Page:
We are so deeply blessed, here, in this place: with an ancestry of strong, resourceful forbearers, with active and involved members who are willing and able to serve in all capacities, with a love for music and a passion to share it, with a tradition of raising up pastoral leadership from within our midst, with a gorgeous and functional physical plant, with the thriving ministries of our counseling center and our Pre-School, with endowments—the treasure of those who came before us… and the list doesn’t stop there. We are so deeply blessed. But the blessing cannot and should not and does not stop with us. Do you love me? Feed my sheep. That is the call to every one of us: that the blessing of God should flow through us to a world that is hungry, for bread and for love. Thanks be to God. Amen.


Painting: "Pentecost" by Alexander Sadoyan.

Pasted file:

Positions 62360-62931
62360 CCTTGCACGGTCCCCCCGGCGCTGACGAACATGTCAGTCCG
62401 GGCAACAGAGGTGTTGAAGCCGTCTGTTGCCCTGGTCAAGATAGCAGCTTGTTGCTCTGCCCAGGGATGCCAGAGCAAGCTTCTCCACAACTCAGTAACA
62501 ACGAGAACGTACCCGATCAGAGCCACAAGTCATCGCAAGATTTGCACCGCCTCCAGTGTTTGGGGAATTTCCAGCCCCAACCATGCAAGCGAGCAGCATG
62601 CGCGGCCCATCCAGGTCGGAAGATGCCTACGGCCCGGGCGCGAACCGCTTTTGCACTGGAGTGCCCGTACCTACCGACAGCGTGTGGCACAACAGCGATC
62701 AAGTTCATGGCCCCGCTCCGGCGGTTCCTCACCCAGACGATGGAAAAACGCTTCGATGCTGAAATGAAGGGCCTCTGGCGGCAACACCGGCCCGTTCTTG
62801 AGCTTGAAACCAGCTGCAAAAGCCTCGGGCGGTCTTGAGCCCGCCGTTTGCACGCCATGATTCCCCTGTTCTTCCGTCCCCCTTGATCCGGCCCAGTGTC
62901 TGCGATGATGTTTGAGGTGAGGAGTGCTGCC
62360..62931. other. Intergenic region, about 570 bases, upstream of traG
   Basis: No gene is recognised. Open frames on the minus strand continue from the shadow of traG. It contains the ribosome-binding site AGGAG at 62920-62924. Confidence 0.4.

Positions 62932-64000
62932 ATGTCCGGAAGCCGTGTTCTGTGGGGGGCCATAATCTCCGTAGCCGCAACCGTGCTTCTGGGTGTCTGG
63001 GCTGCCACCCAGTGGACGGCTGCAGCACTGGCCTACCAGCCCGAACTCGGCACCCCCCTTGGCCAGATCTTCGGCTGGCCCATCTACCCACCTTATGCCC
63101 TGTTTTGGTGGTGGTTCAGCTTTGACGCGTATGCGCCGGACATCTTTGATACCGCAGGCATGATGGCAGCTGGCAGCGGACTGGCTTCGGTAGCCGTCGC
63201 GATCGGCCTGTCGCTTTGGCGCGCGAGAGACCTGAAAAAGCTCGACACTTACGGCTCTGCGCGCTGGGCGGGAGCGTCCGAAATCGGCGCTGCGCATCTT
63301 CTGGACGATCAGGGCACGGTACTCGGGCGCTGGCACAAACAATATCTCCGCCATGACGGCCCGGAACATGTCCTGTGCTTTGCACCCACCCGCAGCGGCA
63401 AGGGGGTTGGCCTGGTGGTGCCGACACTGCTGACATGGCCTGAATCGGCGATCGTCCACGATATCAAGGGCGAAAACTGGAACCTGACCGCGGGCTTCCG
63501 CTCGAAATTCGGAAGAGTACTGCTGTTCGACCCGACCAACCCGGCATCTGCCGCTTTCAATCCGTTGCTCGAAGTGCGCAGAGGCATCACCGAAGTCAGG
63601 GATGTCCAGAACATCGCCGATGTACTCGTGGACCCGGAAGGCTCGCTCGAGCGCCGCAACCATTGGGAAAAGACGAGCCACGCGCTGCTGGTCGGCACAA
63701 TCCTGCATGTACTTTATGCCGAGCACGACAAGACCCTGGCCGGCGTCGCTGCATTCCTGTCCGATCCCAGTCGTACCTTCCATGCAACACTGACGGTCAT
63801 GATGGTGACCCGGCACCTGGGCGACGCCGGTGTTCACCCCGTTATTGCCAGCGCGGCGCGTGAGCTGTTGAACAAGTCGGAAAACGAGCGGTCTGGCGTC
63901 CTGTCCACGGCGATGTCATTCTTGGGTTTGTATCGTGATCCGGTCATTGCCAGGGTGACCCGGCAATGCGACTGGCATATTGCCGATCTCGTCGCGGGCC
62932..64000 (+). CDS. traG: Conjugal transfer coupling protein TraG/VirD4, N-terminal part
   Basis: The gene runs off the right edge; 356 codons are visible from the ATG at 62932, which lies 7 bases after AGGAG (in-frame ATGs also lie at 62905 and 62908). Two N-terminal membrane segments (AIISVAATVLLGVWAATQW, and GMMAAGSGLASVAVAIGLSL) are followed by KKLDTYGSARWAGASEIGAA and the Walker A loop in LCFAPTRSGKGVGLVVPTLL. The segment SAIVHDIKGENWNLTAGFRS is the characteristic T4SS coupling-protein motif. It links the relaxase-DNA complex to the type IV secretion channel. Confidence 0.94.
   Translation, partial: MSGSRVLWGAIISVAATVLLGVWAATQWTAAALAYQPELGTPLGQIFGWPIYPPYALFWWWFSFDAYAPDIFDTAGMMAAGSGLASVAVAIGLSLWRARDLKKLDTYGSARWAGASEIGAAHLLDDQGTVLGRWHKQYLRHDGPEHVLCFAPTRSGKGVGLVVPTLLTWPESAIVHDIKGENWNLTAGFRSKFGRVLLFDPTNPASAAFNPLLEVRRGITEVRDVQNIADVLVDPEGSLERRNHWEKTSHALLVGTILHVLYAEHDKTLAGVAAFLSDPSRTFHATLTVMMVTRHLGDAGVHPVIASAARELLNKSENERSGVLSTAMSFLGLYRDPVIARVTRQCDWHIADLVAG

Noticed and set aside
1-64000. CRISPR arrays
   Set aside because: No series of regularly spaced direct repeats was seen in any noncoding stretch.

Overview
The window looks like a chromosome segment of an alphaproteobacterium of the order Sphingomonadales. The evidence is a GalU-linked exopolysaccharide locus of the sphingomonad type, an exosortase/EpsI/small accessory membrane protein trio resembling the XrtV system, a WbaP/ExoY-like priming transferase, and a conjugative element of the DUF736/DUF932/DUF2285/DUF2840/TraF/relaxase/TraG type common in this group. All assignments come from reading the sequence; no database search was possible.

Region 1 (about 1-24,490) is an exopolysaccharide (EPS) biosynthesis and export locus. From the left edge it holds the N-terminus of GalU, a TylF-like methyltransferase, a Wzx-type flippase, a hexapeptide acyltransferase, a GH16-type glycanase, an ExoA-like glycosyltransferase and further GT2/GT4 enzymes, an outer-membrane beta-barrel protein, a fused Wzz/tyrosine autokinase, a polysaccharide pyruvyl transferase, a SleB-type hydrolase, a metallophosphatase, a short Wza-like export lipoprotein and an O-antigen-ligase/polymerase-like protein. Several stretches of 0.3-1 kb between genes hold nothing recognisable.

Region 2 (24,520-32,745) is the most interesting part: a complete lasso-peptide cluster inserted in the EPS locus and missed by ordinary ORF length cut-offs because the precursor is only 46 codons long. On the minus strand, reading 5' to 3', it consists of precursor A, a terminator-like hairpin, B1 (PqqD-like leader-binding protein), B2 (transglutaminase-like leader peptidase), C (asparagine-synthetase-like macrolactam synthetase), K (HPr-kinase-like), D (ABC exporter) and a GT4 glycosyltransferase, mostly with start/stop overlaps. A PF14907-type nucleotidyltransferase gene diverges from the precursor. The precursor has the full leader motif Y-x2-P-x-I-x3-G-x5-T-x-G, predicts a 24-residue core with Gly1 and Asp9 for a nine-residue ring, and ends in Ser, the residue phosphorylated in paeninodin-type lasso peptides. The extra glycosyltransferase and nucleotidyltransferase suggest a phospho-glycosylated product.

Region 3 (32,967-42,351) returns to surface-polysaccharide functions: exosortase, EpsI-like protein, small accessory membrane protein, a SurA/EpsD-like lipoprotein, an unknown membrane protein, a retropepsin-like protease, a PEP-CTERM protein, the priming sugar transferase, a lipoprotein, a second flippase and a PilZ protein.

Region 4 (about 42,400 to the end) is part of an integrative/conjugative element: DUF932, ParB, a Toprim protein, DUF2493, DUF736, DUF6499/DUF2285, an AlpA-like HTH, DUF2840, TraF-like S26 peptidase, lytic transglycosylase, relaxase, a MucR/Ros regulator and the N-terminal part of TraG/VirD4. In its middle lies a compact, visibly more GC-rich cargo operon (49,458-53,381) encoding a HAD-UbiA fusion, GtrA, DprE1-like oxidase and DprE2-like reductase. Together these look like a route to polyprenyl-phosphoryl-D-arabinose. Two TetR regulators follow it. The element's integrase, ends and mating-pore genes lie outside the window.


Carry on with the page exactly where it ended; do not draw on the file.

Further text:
Sunday, April 11, 2010

Holy Hilarity Meditation on John 20, 19-31

In 1948 the Roman Catholic Archbishop of Santa Fe, New Mexico, sent out an urgent call to the Chicago monastery of Poor Clare nuns. Clare of Assisi founded what were then called the Poor Ladies, with the help of her friend Francis, back in the 13th century, part of a great church renewal. They are an order of cloistered, contemplative nuns. That means that, once they take their vows, it is their firm intention never to leave their monastery again, but to live their whole lives there, lives of service through prayer and contemplation. In 1948, apparently, the Archbishop felt that Roswell, New Mexico urgently needed the presence of such a group of women. And so seven Poor Clares, who had all thought they would live and die within the Chicago enclosure, boarded a train for Roswell, to found a new monastery there. One of the women, Sister Mary Frances, would eventually write a book describing their adventure.